She still would put up a fight.

She had long hair, he loved to wrap around his hands and ride,

He had long legs, she longed to wrap her legs around and sleep.

He insisted on dropping her home every single time,

She cracked jokes about rapists waiting for her in the dark of the night.

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One night, after,

He held her and made her laugh for an hour,

She thought this could be what love looked like, when you watched above from a tower.

That night, she did not fight, instead slept in his arms,

It felt just right.

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Of ghost towns and empty hearts

Laura drove her four by four, along a path that could best be described as flattened ground on a bulbous terrain, created by the constant patter of horse hoofs, ages ago. With a buoyant spurt of flora along the path, Laura realized that it was she who had revived it for her journey to Animas Fork, a ghost town in Colorado, after what must have been months or years perhaps. Her freshly aligned jeep tires effortlessly trampled every clueless growth along its path, as it made its way through the winding mountain to reach the top.

Just like its name, the approach route forked into sudden directions in an animated ballet of a mischievous elf. Driving up the path was like chasing Johnny across their massive yard that was almost always strewn with toys. You never know, where the boy might turn, when he might turn or how he might turn.

And finally when Laura would huff and puff and shout in a labored breath that she gave up. Johnny would laugh and say, “See how I tricked you, this is how a Zebra’s stripes create a zigzag illusion, Mummy!”

Laura laughed at the memory just as soon as tears trickled down her smiling face. She did not bother to wipe them away, instead she slowed down and she willed time to slow down as well, willed that lifelike memory of Johnny to stay, wished she could live in that memory a thousand years. Johnny was gone, just one instant, one moment when she had looked away, and he had run down the road chasing a kitten; one flash of a truck with the driver distracted by his buzzing phone. One life lost.

Since then Laura’s life had been all about “what if’s”. What if she hadn’t looked away? What if the kitten had decided to cross Johnny’s path a second later? What if Johnny had been distracted just enough to miss seeing the kitten? What if the driver had kept his phone on silent? What if the call had come a second later?

The “what ifs” had haunted Laura for months and they still did. What if Johnny was still alive; she would not be dead inside.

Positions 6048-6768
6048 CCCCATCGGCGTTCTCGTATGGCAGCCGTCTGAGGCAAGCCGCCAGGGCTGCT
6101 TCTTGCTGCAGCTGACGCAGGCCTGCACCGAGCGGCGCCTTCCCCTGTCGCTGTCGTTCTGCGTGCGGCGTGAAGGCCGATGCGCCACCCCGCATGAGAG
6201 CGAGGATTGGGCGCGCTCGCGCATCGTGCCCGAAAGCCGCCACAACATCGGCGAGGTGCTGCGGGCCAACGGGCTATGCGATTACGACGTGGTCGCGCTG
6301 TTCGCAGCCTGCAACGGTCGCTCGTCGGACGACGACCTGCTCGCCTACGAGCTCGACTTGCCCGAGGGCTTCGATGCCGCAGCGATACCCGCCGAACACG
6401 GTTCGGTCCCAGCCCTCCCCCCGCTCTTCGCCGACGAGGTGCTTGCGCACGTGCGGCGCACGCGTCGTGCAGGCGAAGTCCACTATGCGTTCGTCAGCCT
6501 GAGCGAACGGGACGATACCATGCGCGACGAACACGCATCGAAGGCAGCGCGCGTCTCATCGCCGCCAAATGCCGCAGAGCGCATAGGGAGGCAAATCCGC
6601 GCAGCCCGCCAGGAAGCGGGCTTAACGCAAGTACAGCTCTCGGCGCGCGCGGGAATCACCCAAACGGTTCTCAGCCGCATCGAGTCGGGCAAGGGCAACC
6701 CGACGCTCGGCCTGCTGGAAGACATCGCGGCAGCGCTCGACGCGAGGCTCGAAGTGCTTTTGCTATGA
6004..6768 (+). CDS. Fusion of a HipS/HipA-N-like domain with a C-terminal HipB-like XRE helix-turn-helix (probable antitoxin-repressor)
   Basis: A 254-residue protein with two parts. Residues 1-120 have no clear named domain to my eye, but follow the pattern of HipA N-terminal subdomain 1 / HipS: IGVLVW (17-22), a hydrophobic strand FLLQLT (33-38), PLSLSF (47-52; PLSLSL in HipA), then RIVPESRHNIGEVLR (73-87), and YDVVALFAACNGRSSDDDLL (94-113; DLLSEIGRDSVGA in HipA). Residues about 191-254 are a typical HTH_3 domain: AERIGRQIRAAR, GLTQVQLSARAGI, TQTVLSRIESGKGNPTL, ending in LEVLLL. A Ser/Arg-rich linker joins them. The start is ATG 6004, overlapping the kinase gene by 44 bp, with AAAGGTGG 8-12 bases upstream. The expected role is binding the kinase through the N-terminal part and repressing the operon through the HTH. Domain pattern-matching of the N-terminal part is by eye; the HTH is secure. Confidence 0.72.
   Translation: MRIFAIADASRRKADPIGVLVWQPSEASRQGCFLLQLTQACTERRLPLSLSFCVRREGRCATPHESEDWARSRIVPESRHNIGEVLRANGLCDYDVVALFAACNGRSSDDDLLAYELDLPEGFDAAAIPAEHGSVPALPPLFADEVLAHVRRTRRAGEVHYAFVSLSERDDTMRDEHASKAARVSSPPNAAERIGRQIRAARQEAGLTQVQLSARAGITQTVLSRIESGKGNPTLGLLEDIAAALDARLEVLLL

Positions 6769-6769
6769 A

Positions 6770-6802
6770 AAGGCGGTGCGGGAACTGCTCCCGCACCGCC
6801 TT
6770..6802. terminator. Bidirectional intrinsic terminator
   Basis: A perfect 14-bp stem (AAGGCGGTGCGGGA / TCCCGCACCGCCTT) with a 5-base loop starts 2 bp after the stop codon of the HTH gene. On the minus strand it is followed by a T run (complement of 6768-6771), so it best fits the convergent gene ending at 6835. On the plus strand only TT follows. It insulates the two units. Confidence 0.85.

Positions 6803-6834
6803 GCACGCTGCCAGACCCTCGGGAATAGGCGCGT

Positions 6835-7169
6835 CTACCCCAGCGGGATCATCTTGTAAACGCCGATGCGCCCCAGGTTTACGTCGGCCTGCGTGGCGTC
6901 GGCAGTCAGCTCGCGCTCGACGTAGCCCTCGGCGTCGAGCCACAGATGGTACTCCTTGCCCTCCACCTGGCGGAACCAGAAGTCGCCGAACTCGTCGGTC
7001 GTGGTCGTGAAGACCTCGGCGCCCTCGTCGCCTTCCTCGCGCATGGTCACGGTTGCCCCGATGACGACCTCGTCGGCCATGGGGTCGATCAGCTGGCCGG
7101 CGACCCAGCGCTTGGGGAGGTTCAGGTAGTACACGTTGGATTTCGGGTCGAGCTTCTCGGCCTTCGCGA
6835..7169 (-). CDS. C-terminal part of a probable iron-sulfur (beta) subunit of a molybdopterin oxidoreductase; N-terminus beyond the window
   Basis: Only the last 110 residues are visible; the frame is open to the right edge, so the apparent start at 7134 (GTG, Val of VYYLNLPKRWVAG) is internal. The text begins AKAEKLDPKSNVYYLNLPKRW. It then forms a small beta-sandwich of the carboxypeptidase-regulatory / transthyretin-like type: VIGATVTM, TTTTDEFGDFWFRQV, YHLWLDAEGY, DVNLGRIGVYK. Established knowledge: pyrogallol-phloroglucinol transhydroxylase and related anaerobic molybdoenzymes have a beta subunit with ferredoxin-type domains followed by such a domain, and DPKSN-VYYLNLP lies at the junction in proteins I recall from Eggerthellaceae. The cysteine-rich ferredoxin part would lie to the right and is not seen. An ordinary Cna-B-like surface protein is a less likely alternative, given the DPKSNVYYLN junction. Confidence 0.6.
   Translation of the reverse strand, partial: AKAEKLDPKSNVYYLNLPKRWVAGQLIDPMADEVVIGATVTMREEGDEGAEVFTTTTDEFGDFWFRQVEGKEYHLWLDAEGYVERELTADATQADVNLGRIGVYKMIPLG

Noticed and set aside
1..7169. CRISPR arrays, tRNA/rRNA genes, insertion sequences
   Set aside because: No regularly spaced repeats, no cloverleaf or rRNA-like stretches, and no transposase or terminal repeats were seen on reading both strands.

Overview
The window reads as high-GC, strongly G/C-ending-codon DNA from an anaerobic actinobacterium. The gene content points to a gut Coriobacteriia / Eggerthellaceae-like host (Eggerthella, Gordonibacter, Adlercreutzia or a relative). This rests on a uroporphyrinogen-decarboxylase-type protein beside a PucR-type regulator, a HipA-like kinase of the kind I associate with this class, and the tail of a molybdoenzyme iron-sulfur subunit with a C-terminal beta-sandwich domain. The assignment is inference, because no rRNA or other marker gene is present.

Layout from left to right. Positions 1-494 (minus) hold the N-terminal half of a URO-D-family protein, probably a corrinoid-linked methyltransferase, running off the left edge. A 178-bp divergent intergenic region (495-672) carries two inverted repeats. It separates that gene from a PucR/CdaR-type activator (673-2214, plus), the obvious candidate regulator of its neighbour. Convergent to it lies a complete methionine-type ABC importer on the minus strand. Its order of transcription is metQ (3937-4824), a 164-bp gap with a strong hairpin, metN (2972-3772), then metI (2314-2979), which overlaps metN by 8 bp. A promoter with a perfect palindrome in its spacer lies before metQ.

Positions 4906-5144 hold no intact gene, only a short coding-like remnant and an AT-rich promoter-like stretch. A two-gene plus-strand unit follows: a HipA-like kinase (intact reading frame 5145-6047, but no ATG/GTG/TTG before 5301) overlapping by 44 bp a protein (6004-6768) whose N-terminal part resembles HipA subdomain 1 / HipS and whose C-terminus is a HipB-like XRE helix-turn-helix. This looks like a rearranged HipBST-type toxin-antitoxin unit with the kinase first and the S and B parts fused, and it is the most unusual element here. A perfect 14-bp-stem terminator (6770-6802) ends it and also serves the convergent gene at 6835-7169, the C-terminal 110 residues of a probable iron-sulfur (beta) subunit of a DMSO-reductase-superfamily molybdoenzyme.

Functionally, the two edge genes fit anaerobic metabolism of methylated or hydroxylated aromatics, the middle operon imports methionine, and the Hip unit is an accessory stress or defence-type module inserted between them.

It had been eleven months and twenty-three days now, and she was finally in a condition to take up a solo assignment. It was to create a photo diary of America’s ghost towns. She had already covered Centralia in Pennsylvania; Bodie in California and now it was Animas Fork, Colorado.

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The sun had hidden itself behind the horizon of an infinite sky. Millions of stars lit up clear Colorado skies, stars that peeked through tall pine trees lining the woods in a zigzag medley, dangerously claiming the path Laura rode on.

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L8 CMMR

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‘Why don’t you work from home?’ Sandhya said, her voice drowning in the pitter-patter of the sudden rain and the relentless honking of the stranded vehicles. She said, louder this time, ‘Why don’t you work from home? From my home?’

His fingers tapped on his wrist-watch. He raked a hand through his wet hair and she caught the faintest whiff of sweat. ‘You stay nearby?’ he asked. Why would he ask that? Of course he knew. Although he hadn’t been home, they’d spoken about it occasionally. She’d mentioned how she walked to work and he’d joked how well that had been working for her. When he’d say something like that, she’d kick at his feet, or if no one was around, blow smoke on his face until he backed off, something she couldn’t imagine doing back in college when they were friends, good friends. She regarded him only briefly as he looked away outside the café at the rain and the people scurrying around to take shelter under heavy trees, holding his hesitance. A surge of chill, unaccounted by the cold howling wind, roused her body and she gripped his hand and stepped into the rain. Continue reading